Monday brought climate news that can only be described as, well, frightening. An apparently-unstoppable melting process of the huge West Antarctica ice sheet has begun, which will almost certainly lead to long-feared rises in sea levels. The total rise over the next few centuries could be ten feet or more—far beyond the point that would be catastrophic for millions living in coastal areas.
The news provides a good reason to read—if you haven’t already—Chris Hayes’s recent essay in The Nation calling climate activism “the New Abolitionism.” Hayes is careful to insist that “there is absolutely no conceivable moral comparison” between carbon emissions and chattel slavery. Instead, the essay is intended to draw attention to an overlooked economic point: Because slavery was connected to an unbelievable amount of America’s prewar wealth, calling for its elimination was an almost unthinkably radical demand. Before the Civil War, slaves represented about 16 percent of total household assets in the entire country, and they were at the center of the booming Southern cotton industry. Abolition was therefore not just a moral crusade; it was a call for the dismantling of an entire system of wealth and labor.
For understandable reasons, most people today don’t think of abolitionist politics as a form of economic radicalism. But Hayes’s piece helps illuminate an important parallel between the abolitionist era and our own. Just as with slavery, climate activists should never allow their opponents to confuse economic arguments with plutocratic ones. Slavery might have been central to the prewar Southern economy, but it wasn’t good for it. Instead, it was “a kind of crutch,” allowing the South to over-rely on a form of labor “that stunts economic diversification and development.” While the North built up manufacturing capacity, the South remained an economic backwater, “largely mired,” Hayes notes, “in the pre-industrial age.” Slaveowners defending their peculiar institution challenged their opponents to imagine a world without King Cotton. But examined closely, this wasn’t a defense of the Southern economy—it was a defense of a certain arrangement of the cotton industry. Confusing the two allowed a wealthy slave- and land-owning class to defend its special interests while actually harming the broader economy.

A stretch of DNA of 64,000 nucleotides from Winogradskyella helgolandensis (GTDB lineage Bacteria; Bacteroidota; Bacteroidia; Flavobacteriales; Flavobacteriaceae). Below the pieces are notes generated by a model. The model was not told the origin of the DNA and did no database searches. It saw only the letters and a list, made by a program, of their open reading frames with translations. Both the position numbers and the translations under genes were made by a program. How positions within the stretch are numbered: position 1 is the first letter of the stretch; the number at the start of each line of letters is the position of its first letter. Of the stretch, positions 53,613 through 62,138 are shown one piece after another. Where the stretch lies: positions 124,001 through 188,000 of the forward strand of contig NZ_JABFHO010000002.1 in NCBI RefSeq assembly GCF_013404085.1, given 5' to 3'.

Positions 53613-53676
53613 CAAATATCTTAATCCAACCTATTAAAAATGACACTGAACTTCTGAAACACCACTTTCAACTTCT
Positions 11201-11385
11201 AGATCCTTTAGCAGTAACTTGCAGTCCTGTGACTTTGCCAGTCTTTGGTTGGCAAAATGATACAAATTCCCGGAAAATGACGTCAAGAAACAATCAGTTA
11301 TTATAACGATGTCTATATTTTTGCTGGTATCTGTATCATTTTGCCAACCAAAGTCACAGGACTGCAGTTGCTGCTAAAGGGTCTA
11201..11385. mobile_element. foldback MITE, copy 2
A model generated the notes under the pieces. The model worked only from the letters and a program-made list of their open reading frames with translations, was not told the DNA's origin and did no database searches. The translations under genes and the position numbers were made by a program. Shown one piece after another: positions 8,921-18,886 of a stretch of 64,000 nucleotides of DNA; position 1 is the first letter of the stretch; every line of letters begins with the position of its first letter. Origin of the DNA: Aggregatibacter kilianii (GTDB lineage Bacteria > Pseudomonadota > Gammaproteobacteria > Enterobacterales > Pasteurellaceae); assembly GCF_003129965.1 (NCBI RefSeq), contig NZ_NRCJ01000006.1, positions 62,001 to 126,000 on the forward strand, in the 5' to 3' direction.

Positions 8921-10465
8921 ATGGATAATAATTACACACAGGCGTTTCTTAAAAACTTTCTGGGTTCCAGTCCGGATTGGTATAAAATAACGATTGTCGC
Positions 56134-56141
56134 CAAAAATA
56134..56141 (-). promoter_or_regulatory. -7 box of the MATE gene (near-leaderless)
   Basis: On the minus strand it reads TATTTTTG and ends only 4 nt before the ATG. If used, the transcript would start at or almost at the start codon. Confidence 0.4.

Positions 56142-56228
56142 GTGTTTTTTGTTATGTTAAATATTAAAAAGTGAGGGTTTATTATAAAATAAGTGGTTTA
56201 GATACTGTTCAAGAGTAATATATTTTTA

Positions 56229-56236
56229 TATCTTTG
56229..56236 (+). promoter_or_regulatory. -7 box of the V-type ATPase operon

Climate denialists rely on a similar confusion of plutocratic arguments with economic ones. Appearing on ABC’s “This Week” this past Sunday, Marco Rubio announced his disbelief in human-caused global warming and declared, “I do not believe that the laws that they propose we pass will do anything about it. Except it will destroy our economy.” Charles Krauthammer asserts that “all that we’re doing is committing economic suicide in the name of do-goodism that will not do an iota of good.” Mitch McConnell decries an environmental policy aimed at “alleviating the guilt complexes of liberal elites” whose costs would “be borne by the Middle Class.” But of course, climate change is already imposing huge costs—not just on the middle class, but on everybody who has to deal with unpredictable changes in animal and plant life, unprecedented droughts, superstorms, and more—not to mention the cost of huge coastal areas (home to some of the world’s most economically-productive cities) being flooded by rising seawaters.
Opponents of action against climate change tend to conflate what’s good for the economy with what’s good for the fossil-fuel industry. But whatever economic costs are imposed by steps against climate change, they’re all aimed at changing a trajectory that, from an environmental and economic standpoint, is utterly suicidal. Hayes is right: Climate activists resemble abolitionists in the far-reaching economic impact of their demands. But his point can be taken even further. Their opponents, like those who warned of the downfall of King Cotton, are far from the voice of economic sanity against pie-in-the-sky radicals. Instead, they represent a set of narrow special interests that would sacrifice everything—economy included—for the interests of a few.
Photo credit: Liam Quinn